You leave tracks, you leave evidence, you leave trails to tantalize and
We suppose to keep us wanting to find you. Do you suppose we have
Little else to do with our lives?
Similarly, in “A Shambles,” the speaker asks, “By now aren’t you weary of keeping your secrets? / Surely there is some other way.” At the end of “Riverine,” the dissolving speaker concedes that “we’re breath broke.”
A transition in the relationship occurs in “Stargazer:”
And in the evening’s sudden stillness I breathed in your ear.
From now on out everything gets said in a whisper. If you like
If you want if you care to come closer. This way is better.
Although no perfect union occurs, at least in the traditional sense, by the time we reach “In Oval Mirrors We Cruise through Touch-Me-Nots,” the speaker finds herself buried in vines that fall from the “[e]yes’ sad shutters.” She marvels, “How / [c]arefully they begin to encircle my ankles, how tenderly they climb. By / [m]orning I’ll be hidden. You may or may not know me deep within them.” In these lines, the speaker and the you synthesize in the vines. They cohabitate in the vegetation, and although they are uncertain that they will recognize each other, they share a space.
In the collection’s final poem, “Epitaphic,” the you races away, but even this flight animates those people left in its wake. A kind of emotional or spiritual drafting occurs, and they carry on. These “velocities” “sway” the speaker. She says, “[Y]ou go on as you were into the hills /[i]Into this river leaving us with little to do with our hands.” Like the other knockout endings in the collection, this one appears heartbreaking, but on closer analysis, it becomes evident that the you hasn’t completely abandoned the speaker. He or she goes on in “this river,” suggesting a kind of flowing omnipresence. Although the speaker can’t touch this being, the courtship continues.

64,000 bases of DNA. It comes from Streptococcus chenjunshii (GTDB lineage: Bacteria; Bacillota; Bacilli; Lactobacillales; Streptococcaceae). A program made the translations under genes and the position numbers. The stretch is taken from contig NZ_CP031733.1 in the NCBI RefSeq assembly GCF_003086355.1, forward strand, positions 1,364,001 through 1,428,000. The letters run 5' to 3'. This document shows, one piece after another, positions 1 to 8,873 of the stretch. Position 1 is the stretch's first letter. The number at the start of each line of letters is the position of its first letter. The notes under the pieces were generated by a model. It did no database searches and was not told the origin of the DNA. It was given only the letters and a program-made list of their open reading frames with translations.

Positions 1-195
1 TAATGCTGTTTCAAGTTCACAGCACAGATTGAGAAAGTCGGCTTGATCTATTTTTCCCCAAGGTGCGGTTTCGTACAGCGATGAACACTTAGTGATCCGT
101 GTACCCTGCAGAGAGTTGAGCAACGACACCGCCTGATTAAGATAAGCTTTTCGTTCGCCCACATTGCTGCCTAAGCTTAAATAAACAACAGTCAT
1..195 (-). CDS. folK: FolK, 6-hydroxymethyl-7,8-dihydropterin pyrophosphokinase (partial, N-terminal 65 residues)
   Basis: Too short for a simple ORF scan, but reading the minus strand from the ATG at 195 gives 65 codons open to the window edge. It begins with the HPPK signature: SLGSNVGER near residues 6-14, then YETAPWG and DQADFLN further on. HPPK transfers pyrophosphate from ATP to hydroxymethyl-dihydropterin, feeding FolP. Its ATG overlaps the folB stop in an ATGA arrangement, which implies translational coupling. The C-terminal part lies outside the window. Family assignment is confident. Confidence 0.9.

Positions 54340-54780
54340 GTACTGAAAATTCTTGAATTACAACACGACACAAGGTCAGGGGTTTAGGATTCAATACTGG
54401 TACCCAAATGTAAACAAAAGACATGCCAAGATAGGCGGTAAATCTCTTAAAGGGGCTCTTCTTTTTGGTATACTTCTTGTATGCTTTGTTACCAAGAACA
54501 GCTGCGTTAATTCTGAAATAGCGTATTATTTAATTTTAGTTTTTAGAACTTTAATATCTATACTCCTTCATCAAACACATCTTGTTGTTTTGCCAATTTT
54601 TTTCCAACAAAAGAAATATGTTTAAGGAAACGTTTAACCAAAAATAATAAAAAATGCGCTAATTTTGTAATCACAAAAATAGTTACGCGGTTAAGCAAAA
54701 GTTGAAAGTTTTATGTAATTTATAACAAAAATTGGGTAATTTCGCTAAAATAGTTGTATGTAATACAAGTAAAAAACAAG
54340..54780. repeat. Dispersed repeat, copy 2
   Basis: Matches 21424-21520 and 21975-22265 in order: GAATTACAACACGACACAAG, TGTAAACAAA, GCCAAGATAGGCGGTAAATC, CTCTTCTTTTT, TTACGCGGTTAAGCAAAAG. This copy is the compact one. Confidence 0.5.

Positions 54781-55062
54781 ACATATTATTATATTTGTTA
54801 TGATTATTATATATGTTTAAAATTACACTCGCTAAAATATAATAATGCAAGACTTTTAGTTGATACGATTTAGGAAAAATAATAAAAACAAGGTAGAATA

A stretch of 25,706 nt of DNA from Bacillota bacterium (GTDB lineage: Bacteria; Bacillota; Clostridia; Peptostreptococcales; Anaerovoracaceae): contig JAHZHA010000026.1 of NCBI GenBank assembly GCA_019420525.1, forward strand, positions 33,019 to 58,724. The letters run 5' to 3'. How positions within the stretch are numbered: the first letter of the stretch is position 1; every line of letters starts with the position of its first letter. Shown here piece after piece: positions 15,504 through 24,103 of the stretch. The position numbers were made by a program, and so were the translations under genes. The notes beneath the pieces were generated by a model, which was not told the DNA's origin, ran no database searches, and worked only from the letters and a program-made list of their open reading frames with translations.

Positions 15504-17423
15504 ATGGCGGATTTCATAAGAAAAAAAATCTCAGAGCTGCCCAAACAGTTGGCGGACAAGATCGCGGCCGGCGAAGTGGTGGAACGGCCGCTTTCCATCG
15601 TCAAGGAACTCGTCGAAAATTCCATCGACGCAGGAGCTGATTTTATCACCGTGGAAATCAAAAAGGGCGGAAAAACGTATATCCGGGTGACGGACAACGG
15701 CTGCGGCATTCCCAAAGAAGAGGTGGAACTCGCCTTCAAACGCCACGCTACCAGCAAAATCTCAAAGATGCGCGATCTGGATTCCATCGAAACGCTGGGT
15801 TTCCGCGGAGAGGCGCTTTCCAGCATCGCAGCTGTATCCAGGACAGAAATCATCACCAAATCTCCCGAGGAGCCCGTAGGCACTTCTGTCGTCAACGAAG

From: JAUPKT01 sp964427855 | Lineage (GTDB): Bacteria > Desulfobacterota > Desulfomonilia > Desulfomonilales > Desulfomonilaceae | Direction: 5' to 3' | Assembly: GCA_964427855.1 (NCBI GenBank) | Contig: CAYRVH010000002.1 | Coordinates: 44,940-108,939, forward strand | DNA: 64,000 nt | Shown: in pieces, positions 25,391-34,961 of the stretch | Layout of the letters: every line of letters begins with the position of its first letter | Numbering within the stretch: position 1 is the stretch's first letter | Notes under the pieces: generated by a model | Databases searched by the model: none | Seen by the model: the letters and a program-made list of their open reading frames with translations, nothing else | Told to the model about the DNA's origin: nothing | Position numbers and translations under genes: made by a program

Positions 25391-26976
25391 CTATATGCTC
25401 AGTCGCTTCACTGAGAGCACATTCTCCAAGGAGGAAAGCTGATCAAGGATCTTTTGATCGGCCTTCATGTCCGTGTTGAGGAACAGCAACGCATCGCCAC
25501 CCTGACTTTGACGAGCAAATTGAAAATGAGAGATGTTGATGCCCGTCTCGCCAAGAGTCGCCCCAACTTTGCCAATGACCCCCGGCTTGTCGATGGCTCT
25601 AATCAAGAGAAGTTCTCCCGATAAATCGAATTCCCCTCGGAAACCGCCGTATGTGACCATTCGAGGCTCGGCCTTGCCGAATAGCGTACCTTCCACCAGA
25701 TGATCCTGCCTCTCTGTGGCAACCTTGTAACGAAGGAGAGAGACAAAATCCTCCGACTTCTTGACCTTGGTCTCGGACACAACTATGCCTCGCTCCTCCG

The poems in You Good Thing convey a strong sense of place without being anywhere in particular. As Wier writes, “Here does move more than one would suppose.” In “Restoration of an Individual Conulariid,” she writes, “The more specific it is, the more difficult it becomes.” Alluding to Dickinson’s poem 632, “Wier writes, “You asked me to try to / Imagine as far as imagination can bear.” In the collection, imagination and memory converge to reveal places within places, making the familiar strange and the strange familiar.